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Transgenerational Plasticity in Human-Altered Environments
- Donelan, Sarah C., Hellmann, Jennifer K., Bell, Alison M., Luttbeg, Barney, Orrock, John L., Sheriff, Michael J., Sih, Andrew
- Trends in ecology & evolution 2020 v.35 no.2 pp. 115-124
- environmental factors, parents, phenotype, phenotypic plasticity, progeny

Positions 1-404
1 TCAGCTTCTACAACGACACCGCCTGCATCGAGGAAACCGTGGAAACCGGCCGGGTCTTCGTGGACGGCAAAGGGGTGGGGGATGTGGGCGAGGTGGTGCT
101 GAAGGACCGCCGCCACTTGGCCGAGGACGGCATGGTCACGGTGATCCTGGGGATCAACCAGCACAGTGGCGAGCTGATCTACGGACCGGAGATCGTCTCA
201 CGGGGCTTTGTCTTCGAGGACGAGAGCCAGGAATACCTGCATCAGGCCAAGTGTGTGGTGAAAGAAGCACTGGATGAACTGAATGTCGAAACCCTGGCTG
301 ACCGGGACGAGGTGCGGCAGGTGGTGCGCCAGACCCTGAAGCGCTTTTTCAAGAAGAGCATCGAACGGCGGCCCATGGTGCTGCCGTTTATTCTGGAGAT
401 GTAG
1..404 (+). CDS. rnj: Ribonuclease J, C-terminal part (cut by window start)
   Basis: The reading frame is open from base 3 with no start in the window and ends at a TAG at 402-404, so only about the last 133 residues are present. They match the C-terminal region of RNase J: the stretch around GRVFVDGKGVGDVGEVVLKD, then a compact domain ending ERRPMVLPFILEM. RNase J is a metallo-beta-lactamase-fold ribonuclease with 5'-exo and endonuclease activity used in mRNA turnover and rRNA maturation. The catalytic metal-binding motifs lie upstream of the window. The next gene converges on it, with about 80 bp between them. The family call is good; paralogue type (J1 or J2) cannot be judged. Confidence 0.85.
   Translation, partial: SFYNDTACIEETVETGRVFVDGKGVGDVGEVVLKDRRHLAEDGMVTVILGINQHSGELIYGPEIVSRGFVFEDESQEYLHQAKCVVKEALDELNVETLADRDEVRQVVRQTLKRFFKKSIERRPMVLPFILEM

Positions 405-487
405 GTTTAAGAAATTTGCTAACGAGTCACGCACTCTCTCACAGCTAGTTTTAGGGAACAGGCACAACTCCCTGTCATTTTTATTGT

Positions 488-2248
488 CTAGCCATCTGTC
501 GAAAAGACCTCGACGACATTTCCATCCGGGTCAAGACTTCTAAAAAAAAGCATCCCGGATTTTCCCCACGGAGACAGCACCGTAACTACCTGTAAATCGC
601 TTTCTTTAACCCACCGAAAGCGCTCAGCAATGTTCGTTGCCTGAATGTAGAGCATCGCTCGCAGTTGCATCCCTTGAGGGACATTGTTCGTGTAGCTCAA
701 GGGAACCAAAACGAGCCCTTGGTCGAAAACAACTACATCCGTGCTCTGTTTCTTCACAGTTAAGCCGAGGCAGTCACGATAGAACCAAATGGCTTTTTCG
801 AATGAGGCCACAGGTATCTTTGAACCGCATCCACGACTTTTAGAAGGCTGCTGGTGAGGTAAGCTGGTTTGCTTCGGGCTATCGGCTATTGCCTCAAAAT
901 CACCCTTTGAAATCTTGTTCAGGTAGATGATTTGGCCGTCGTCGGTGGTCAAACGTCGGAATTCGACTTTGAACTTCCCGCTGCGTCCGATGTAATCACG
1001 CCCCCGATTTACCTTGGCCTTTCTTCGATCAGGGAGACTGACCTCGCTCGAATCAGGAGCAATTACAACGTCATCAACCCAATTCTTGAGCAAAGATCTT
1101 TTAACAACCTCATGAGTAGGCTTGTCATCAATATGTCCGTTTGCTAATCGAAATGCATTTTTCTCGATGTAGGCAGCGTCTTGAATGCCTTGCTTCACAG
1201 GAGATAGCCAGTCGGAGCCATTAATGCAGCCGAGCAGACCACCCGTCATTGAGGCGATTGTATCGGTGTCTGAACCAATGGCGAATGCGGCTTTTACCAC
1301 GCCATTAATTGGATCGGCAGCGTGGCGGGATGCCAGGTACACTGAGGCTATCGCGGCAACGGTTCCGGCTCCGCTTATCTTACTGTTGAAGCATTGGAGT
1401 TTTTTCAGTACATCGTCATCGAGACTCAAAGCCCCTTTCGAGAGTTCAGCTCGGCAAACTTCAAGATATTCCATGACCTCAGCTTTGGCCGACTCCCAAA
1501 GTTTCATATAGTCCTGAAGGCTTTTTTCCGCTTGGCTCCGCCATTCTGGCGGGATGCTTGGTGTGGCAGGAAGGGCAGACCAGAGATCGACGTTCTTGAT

- Our ability to predict how species will respond to human-induced rapid environmental change (HIREC) may depend upon our understanding of transgenerational plasticity (TGP), which occurs when environments experienced by previous generations influence phenotypes of subsequent generations. TGP evolved to help organisms cope with environmental stressors when parental environments are highly predictive of offspring environments. HIREC can alter conditions that favored TGP in historical environments by reducing parents’ ability to detect environmental conditions, disrupting previous correlations between parental and offspring environments, and interfering with the transmission of parental cues to offspring. Because of the propensity to produce errors in these processes, TGP will likely generate negative fitness outcomes in response to HIREC, though beneficial fitness outcomes may occur in some cases.